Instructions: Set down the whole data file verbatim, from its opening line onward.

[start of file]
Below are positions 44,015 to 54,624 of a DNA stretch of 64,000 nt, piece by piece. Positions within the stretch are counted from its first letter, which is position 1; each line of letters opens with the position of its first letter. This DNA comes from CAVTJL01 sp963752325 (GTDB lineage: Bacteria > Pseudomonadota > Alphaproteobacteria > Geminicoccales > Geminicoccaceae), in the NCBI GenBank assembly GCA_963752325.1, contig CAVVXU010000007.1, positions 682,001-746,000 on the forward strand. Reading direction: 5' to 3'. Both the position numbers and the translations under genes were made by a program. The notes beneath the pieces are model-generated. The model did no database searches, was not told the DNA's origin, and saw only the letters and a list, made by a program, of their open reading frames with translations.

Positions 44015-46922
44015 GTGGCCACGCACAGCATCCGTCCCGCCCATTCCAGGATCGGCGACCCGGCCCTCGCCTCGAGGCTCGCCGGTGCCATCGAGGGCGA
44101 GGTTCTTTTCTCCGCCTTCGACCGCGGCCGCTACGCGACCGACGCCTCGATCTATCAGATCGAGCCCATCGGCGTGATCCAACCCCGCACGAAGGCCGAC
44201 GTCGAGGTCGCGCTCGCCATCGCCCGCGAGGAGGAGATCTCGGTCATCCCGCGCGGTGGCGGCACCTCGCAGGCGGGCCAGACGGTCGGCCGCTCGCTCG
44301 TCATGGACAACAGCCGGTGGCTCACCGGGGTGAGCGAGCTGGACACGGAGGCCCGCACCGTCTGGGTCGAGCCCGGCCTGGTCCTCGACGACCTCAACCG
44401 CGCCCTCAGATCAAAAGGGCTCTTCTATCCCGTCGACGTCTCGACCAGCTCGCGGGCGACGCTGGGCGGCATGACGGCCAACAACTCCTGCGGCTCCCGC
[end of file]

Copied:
Below are positions 44,015 to 54,624 of a DNA stretch of 64,000 nt, piece by piece. Positions within the stretch are counted from its first letter, which is position 1; each line of letters opens with the position of its first letter. This DNA comes from CAVTJL01 sp963752325 (GTDB lineage: Bacteria > Pseudomonadota > Alphaproteobacteria > Geminicoccales > Geminicoccaceae), in the NCBI GenBank assembly GCA_963752325.1, contig CAVVXU010000007.1, positions 682,001-746,000 on the forward strand. Reading direction: 5' to 3'. Both the position numbers and the translations under genes were made by a program. The notes beneath the pieces are model-generated. The model did no database searches, was not told the DNA's origin, and saw only the letters and a list, made by a program, of their open reading frames with translations.

Positions 44015-46922
44015 GTGGCCACGCACAGCATCCGTCCCGCCCATTCCAGGATCGGCGACCCGGCCCTCGCCTCGAGGCTCGCCGGTGCCATCGAGGGCGA
44101 GGTTCTTTTCTCCGCCTTCGACCGCGGCCGCTACGCGACCGACGCCTCGATCTATCAGATCGAGCCCATCGGCGTGATCCAACCCCGCACGAAGGCCGAC
44201 GTCGAGGTCGCGCTCGCCATCGCCCGCGAGGAGGAGATCTCGGTCATCCCGCGCGGTGGCGGCACCTCGCAGGCGGGCCAGACGGTCGGCCGCTCGCTCG
44301 TCATGGACAACAGCCGGTGGCTCACCGGGGTGAGCGAGCTGGACACGGAGGCCCGCACCGTCTGGGTCGAGCCCGGCCTGGTCCTCGACGACCTCAACCG
44401 CGCCCTCAGATCAAAAGGGCTCTTCTATCCCGTCGACGTCTCGACCAGCTCGCGGGCGACGCTGGGCGGCATGACGGCCAACAACTCCTGCGGCTCCCGC